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Prosthetic Perception: Turn on, Tune in, Tune Out
(and then hit Replay)

Wrye Sententia, Ph.D
Director, Center for Cognitive Liberty & Ethics

 Journal of Evolution and Technology  -  Vol. 15  Issue 1 -February 2006 - pgs 93-95

PDF Version

Review of Michael Chorost’s Rebuilt:  How Becoming Part Computer Made Me More Human (2005)

Michael Chorost’s story is like no other today and his book is as riveting as it is timely. Rebuilt: How Becoming Part Computer Made Me More Human is an intimate depiction of important aspects of some of today’s most pressing controversies in emerging health science technology concerned with improving the human capabilities. Told from the vantage point of a self-reflective Cochlear-implant patient who is a keenly perceptive writer, Rebuilt is a pivotal tale from inside a period of rapid and consequential techno-social transition.  Medical interventions to replace failing body parts—whether a heart pacemaker, a pig liver, or a metal hip—are becoming increasingly routine in technologically advanced societies, and prosthetics for virtually any therapeutic need are generally accepted without objection from patients or society. Yet, the adaptive neural hardware technologies like Chorost’s brain implant, or more pandemically, “software” psychopharmaceuticals and other drugs affecting cognition, tend to provoke more controversy than other medical technologies because they bring into play long-cherished assumptions about our ‘humanness’ as thinking, emotive, and perceptual beings. When it comes to perceiving, or knowing what it means to be human, we are inevitably caught in an organ tautology: its the human brain that counts.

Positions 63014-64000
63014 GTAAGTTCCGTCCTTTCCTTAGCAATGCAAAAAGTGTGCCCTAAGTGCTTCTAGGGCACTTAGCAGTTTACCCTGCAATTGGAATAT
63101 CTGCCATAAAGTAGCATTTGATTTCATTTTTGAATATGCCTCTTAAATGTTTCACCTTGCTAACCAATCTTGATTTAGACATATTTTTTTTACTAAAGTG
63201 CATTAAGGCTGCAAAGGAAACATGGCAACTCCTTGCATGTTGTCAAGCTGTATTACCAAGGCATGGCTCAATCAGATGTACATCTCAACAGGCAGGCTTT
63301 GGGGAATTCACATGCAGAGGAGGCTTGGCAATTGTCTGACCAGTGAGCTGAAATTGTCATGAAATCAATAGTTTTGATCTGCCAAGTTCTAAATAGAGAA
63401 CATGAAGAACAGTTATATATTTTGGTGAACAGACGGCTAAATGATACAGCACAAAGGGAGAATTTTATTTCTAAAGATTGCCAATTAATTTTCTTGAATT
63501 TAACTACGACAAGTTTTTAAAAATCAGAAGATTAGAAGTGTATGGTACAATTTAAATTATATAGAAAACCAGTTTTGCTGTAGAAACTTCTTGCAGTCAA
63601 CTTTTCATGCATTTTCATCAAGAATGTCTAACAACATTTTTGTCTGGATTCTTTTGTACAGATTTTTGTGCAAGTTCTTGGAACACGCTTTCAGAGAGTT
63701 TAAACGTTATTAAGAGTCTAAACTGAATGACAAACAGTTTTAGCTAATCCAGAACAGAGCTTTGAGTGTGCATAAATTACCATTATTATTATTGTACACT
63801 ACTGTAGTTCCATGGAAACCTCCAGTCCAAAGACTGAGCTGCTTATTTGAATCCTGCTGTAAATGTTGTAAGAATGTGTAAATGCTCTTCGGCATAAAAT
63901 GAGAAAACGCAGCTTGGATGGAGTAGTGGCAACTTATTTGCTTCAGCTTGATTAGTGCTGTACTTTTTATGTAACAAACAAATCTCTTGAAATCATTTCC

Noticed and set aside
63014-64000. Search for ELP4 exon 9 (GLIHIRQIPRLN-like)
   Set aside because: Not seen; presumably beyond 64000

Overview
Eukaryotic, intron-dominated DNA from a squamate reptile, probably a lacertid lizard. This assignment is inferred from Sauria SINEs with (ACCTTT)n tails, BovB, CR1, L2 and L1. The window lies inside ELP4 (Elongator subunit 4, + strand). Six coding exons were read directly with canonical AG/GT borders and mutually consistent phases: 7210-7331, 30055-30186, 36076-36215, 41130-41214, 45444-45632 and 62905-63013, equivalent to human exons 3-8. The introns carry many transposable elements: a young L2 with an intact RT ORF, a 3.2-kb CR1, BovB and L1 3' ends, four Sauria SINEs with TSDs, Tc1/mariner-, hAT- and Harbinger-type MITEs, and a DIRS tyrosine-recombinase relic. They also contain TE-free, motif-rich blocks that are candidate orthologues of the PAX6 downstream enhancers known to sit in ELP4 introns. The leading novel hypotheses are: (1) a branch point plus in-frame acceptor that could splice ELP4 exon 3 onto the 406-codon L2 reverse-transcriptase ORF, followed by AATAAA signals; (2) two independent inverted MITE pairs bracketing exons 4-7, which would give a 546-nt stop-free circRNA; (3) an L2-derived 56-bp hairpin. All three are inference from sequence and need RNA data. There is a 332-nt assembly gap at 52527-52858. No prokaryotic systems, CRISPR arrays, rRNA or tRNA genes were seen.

Aside from conceptual mavericks like Stelarc or Ken Warwick, it is unlikely that anyone will soon seek (or be allowed!) non-therapeutic brain implants.  It’s too soon to line up for elective brain surgery, which is why it’s so valuable to have a perceptive and articulate writer like Chorost shouting back to us from the epicenter of this technocultural storm. As therapeutic techniques become increasingly capable of changing and extending the human body and brain through drugs, prosthetics, and other technical means, views on such viscerally lived societal changes are nearly always divided. Add in, a dash of distain or morality for good measure and you’ve got the predictable antagonism of a debate between a George Annas v. Greg Stock. The use of the past-tense in the subtitle to Rebuilt (How Becoming Part Computer Made Me More Human) clues the reader in advance that Chorost, for one, has weathered the looming social debates over what it is or isn’t to be human in relation to radically transformative technologies.